Repetitions of The Story
There have been non-fiction and fictional accounts of the legend:
In 1963, Vincent Gaddis published a book of Forteana titled Invisible Horizons: True Mysteries of the Sea. In it he recounted the story of the experiment from the Varo annotation.
George E. Simpson and Neal R. Burger published a 1978 novel titled Thin Air. In this book, set in the present day, a Naval Investigative Service officer investigates several threads linking wartime invisibility experiments to a conspiracy involving matter transmission technology.
In 1979, the linguist Charles Berlitz and his co-author ufologist William L. Moore published The Philadelphia Experiment: Project Invisibility, which purported to be a factual account. Moore's by-line said that he had written the book "in consultation with" Berlitz.
More recently, Simon R. Green included references to "The Philadelphia Experiment" in his book The Spy Who Haunted Me, while Paul Violette's book Secrets of Anti-Gravity Propulsion recounts some mysterious involvement of the physicist Thomas Townsend Brown of the Philadelphia Navy Yard. (Moore and Berlitz devoted one of the last chapters in The Philadelphia Experiment: Project Invisibility to "The Force Fields Of Townsend Brown.")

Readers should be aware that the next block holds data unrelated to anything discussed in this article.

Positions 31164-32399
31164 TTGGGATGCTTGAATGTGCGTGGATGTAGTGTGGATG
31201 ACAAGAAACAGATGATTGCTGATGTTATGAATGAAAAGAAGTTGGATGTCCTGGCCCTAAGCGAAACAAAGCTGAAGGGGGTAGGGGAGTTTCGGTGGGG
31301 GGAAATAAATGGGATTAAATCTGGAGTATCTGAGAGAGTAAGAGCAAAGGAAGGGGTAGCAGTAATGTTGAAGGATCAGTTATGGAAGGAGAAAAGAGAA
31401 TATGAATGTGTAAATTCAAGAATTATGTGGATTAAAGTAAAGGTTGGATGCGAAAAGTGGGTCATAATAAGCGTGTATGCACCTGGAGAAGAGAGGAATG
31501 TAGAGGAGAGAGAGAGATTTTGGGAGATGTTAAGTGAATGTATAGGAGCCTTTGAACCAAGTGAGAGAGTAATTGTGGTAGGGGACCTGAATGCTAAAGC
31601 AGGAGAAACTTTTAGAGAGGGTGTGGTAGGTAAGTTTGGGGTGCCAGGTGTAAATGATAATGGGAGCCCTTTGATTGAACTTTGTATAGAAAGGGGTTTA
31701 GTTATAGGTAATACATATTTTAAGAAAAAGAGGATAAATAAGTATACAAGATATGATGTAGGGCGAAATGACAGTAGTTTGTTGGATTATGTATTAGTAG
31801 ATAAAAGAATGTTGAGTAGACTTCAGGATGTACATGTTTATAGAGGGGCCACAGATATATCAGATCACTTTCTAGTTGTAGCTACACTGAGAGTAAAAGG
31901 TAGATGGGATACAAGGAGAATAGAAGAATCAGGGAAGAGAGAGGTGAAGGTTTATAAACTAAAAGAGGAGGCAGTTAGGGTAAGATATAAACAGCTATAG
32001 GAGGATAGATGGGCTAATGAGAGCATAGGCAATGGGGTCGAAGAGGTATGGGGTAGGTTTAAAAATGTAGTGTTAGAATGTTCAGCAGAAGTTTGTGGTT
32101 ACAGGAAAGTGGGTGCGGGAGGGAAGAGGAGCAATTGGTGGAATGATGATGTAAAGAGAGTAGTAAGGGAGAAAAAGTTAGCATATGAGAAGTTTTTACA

Read more about this topic: Philadelphia Experiment
Other articles related to "repetitions of the story, the story, story":
... In 1984, the story was adapted into a time travel film called The Philadelphia Experiment directed by Stewart Raffill ... "Experiment," it served to dramatize the core elements of the original story ... Fred Houpt, and the German Gerold Schelm, rejected Bielek's story of his participation in "The Philadelphia Experiment." Their consensus was that Bielek was nowhere near the ship at the proposed ...
Famous quotes containing the word story:
“If Mr. Vincent Price were to be co-starred with Miss Bette Davis in a story by Mr. Edgar Allan Poe directed by Mr. Roger Corman, it could not fully express the pent-up violence and depravity of a single day in the life of the average family.”
—Quentin Crisp (b. 1908)